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Measuring Teaching

Posted by Heebie-Geebie
on 09.03.15

538 trolls us with The Science of Grading Teachers Gets High Marks. It seems ideologically driven, but semi-sound. The main problems that I have with it are: 1) The assumption that standardized tests are a good measure of learning (as opposed to coming with trade-offs - have we cut arts and recess? are we measuring if a teacher is neglecting the worst students who suck up disproportionate resources?), and 2) That they don't say how it correlates with peer evaluations of instruction, and 3) These things are inevitably used to cut funding to school systems. Why don't we study how scores change if you double the budget of a school? As well as the shortcomings mentioned in the article.



 

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Auburn, Nebraska

Posted by Heebie-Geebie
on 09.03.15

Ol' Buzzkill Thorn sends along "You're One Of Us, Now". It is a harrowing read. During the Katrina crisis, a small town in Nebraska offers to host a family. The Williams, a NOLA family of seven, ends up heading out to Nebraska.

The town of Auburn, population 3,200, had provided them with a car, a four-bedroom house, job leads and free medical checkups. The Ladies Club stopped by with homemade casseroles. Goodwill delivered jeans and pearl-snap shirts.
"You're one of us now," a city councilman had written to them, even though no one else in Auburn was black, Southern, urban and poor. "We're a close community that leaves no one behind in a time of need. You'll be taken care of here."

This sounds great! A few wacky miscommunications upfront will make for fond memories later, and we'll be all settled in.

During their third week in Auburn, the dealership had replaced their new Expedition with a used minivan, explaining that the Expedition had been a short-term loan. During the fifth week, their oldest son had been sent home from school for wearing a Bob Marley T-shirt. "A drug culture we don't embrace here," the administrator's note had read. During the seventh week, the city had asked them to start paying rent on the four-bedroom house, $520 a month, which they couldn't afford on Troy's salary as a machine operator. During their eighth week, vandals had carved "Niggers" into the Halloween pumpkins on their front porch, and they had gone for the first time to see the police.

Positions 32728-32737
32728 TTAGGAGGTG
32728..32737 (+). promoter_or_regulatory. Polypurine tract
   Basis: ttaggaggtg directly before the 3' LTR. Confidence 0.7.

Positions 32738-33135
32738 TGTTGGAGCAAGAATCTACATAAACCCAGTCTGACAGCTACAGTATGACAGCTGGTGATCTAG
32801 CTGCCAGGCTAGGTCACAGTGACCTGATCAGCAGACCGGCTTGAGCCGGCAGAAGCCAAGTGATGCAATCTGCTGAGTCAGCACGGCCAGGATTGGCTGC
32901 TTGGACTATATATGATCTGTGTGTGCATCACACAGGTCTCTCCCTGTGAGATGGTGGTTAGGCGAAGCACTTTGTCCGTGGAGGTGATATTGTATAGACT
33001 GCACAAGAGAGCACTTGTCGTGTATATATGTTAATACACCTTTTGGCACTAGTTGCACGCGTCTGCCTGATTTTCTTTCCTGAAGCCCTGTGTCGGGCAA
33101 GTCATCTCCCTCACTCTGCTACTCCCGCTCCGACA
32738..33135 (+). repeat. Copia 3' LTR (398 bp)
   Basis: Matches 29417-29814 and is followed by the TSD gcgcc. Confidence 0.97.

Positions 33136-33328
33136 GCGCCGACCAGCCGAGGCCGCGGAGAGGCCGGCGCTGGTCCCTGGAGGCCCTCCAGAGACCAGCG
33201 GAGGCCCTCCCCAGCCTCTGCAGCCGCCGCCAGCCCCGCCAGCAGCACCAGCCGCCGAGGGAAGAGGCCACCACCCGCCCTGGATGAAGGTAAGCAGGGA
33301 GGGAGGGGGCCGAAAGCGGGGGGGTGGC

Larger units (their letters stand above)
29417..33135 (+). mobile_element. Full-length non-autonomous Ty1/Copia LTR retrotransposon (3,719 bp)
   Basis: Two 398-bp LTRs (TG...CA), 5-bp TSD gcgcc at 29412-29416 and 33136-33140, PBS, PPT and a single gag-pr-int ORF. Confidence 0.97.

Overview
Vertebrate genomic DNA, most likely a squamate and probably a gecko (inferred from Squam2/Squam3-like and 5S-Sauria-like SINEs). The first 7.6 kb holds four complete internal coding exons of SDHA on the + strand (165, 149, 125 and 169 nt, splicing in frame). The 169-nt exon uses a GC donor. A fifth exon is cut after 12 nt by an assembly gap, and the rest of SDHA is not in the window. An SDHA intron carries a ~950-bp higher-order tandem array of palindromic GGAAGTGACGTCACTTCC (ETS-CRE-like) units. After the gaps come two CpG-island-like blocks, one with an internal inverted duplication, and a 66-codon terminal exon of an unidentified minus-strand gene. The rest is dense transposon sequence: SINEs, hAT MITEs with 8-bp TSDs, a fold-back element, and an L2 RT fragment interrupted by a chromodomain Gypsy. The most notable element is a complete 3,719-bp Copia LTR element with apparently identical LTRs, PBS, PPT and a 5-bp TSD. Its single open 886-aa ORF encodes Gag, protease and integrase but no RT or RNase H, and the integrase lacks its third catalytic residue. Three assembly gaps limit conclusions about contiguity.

The community newspaper published all police activity each week in a section called "The Docket," and soon the Williams family had become regulars. There was Andrea, ticketed for speeding 7 mph over the limit. There was Troy for failing to pay the trash. There was Troy again for driving under the influence, his first offense.

It has been an awful decade. Thorn also wrote "It seems like it might be a complement to some of the discussion BTWAM is kicking up." I'm reminded of the intersection between racism and economic deprivation. Poverty is very much the mechanism for keeping the Williams from getting their footing in Nebraska.



 

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People Are People

Posted by Ogged
on 09.02.15

Have you seen the picture of the dead kid washed up on the beach? Police writing ID numbers on refugees' arms? What's up Europe? We'd like to sell you a wall.



 

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Murder

Posted by Heebie-Geebie
on 09.02.15

Lurid Keyaki writes: May I suggest a post on the NYT article about the rising urban murder rate (focusing on Milwaukee, which saddens me)? I find it pretty chilling to think of the intense rage provoked by Internet arguments spilling over into real-life shooting, because that is one effectively limitless source of rage. (When push notifications come to shove?) Still, from the end of the article:

Along the streets on this city's North Side, residents said the problems reached far deeper than guns or fights on Facebook.
"Everybody's struggling out here, trying to stay afloat, with no jobs, no opportunities," said Bethann Maclin, whose 13-year-old daughter stays mostly inside these days. "The violence won't end. Where do you start?"

So in that sense assigning causality for this particular trend is (probably) beside the point. Either way you look at it, though, it's bad.